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iPad Pro (2015) Review - Screen and Pencil Review

iPad Pro – Apple Pencil

The Apple Pencil acts like a trackpad to some extent. It isn’t like the digitiser styli found on Wacom graphics tablets or the Galaxy Note 5. It’s a far simpler proposition, but still has a bunch of sensors for some nifty features.

There’s far fewer pressure sensitivity levels when compared to the 1,000+ offered by Wacom. Still, if you like to sketch or write by hand then it’s a useful addition to the iPad Pro.

Related: iPad Pro and Apple Pencil – Ultimate tools for artists?
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Although it isn’t as sensitive, the Apple Pencil is super-responsive. There’s no annoying lag that I’ve experienced with other devices.

It comes with a few tricks up its sleeves, too, thanks to the sensors in the Pencil. Hold it at an angle and it can be used to shade or colour in, just like a normal pencil. I used it successfully to quickly sketch out plans for new kitchen cupboards, so that a carpenter could provide a quote.

The Apple pencil will be a boon for those wanting additional precision for editing presentations or making tweaks to a CAD or Photoshop file.

There already quite a few apps out there that support the Pencil, but some don’t yet use all of its functionality. Paper 53 and SketchBook are ones that do.
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Where I believe a keyboard is an essential part of the iPad Pro experience, this isn’t true of the Pencil. Yes, it’s neat, but it doesn’t provide the level of sophistication an artist will want, nor does iOS have the apps and shortcuts that a graphic designer craves.

Adobe has created a range of apps for the iPad Pro but these are much lighter than, say, Photoshop or InDesign. The keyboard shortcuts you’ll be so used to in those apps don’t transfer to the iPad Pro’s counterparts, either.

The Pencil combined with the iPad Pro is for people who want to touch up, tweak and dabble with design and photo editing, rather than professional graphic designers who make a living from it.

Finally, the lack of any sort of holder for the Apple Pencil is a real pain. Over the past week, I’ve misplaced it or found it lurking in a fold of my bag following much rummaging. Why Apple didn’t design the Smart Keyboard to accommodate it, I don’t know. 

Buy Now: iPad Pro at (£620) | ($739)

iPad Pro – Screen

12.9-inch Retina display; 2,732 x 2,048 resolution 264ppi; oxide TFT layer; Variable refresh rate

The 12.9-inch Retina screen, alongside the 5.6 million pixels it packs, make this the biggest and most high-resolution iPad screen ever made.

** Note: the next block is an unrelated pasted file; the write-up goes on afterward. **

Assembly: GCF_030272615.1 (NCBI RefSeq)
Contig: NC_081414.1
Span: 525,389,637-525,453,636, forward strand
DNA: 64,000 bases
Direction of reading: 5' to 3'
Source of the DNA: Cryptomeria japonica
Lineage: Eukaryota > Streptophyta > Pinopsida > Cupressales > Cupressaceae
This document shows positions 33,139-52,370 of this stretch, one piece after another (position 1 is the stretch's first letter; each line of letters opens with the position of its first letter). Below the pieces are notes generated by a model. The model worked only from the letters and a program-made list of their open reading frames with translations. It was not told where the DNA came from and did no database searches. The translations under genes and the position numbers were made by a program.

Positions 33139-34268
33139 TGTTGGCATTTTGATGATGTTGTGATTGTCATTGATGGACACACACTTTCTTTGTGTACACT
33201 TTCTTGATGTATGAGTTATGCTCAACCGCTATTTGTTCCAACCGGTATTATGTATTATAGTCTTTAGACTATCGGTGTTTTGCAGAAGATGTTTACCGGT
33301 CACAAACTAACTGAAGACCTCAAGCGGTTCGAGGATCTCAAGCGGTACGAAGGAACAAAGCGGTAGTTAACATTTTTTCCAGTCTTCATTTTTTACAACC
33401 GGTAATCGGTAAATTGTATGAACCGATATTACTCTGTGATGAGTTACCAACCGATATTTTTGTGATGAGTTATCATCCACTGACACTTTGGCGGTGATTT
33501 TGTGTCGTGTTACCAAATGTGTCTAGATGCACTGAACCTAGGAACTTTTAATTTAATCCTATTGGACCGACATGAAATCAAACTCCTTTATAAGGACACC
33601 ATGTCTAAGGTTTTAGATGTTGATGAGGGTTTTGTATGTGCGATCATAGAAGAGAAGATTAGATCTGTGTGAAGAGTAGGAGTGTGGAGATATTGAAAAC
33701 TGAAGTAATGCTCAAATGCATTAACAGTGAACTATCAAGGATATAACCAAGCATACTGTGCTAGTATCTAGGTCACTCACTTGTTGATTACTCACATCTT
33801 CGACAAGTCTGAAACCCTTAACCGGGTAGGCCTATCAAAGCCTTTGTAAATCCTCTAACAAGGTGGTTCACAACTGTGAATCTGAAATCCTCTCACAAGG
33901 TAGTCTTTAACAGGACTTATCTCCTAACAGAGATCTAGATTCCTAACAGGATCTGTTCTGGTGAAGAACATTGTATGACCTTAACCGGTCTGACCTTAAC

Not only that; Apple has used what it’s learnt from building the great screen on 2015’s 5K iMac and applied it here. The iPad Pro uses a similar oxide thin-film transistor (TFT) to the 27-inch desktop, as a result delivering uniform brightness across the screen. There’s none of the patchiness you’re likely to see on tablets such as the Amazon Kindle HDX 8.9 here.
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The oxide TFT has another benefit: for the first time, it has enabled Apple to add a variable refresh rate to an iPad. When you’re flicking through photos in your library, for example, or reading an article on the web, the refresh rate is halved from 60Hz to 30Hz. This leads to greater power efficiency and therefore a longer battery life for the iPad Pro.

Quite how much battery is saved with this feature I’m not certain, but every little helps – especially with a screen of this size on a portable device.

The advantage of all this tech is a screen that’s simply stunning, in terms of colour accuracy, uniformity and peak brightness. Move the slider all the way to the right and the iPad Pro is almost too intense. Much of the time, a level of 60% was about right, moving up to 80%-100% when it’s sunny outside. Note that the glossy screen is reflective, especially when used outdoors during the day.
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While there’s a faint reddish tinge to whites, it’s less pronounced than seen on previous iPads. Both photos and videos look superb and are packed full of detail. There’s a naturalness to the iPad Pro’s screen that’s hard to find elsewhere.

Contrast levels are good, too, but they don’t reach the levels of Samsung’s AMOLED displays on devices such as the Galaxy Tab S 10.5. Still, dark scenes in movies have plenty of nuance and depth.

When Smaug attacks Laketown in The Hobbit: Battle of the Five Armies, both the vibrant flames and night scenes look immense on the pixel-packed screen.

The iPad Pro may be geared towards work, but it’s great for entertainment too.

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